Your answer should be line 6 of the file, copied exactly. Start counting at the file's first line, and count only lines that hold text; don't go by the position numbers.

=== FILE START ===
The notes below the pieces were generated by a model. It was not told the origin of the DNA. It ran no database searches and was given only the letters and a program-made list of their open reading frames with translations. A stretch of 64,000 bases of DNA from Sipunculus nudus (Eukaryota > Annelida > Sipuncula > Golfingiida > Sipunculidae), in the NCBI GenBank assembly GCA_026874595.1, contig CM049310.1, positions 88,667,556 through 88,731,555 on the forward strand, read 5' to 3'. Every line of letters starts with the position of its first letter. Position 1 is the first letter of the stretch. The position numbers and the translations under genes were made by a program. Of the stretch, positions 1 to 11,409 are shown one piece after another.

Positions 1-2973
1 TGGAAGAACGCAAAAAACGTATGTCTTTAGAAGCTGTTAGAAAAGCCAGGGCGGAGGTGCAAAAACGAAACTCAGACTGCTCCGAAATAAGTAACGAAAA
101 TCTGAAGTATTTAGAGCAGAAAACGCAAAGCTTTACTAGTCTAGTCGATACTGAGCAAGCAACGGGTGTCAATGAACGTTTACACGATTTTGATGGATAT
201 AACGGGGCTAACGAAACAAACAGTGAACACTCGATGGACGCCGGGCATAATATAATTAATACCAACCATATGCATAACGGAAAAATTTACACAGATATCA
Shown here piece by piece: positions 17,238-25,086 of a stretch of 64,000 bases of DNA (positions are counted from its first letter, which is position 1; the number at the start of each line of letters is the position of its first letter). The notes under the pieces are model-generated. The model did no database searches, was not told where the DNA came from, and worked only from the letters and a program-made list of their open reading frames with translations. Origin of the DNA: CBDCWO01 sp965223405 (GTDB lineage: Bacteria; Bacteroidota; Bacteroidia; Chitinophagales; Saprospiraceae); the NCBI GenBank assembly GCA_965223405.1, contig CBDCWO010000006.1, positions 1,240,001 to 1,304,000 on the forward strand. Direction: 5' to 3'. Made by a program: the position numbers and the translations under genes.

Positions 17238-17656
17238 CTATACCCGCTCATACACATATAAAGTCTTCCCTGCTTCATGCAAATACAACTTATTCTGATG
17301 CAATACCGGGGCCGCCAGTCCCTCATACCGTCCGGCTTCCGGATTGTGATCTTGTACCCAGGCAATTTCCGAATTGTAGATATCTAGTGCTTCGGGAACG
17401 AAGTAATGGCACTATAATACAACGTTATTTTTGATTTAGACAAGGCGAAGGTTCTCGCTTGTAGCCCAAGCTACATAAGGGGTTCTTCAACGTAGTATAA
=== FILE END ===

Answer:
Shown here piece by piece: positions 17,238-25,086 of a stretch of 64,000 bases of DNA (positions are counted from its first letter, which is position 1; the number at the start of each line of letters is the position of its first letter). The notes under the pieces are model-generated. The model did no database searches, was not told where the DNA came from, and worked only from the letters and a program-made list of their open reading frames with translations. Origin of the DNA: CBDCWO01 sp965223405 (GTDB lineage: Bacteria; Bacteroidota; Bacteroidia; Chitinophagales; Saprospiraceae); the NCBI GenBank assembly GCA_965223405.1, contig CBDCWO010000006.1, positions 1,240,001 to 1,304,000 on the forward strand. Direction: 5' to 3'. Made by a program: the position numbers and the translations under genes.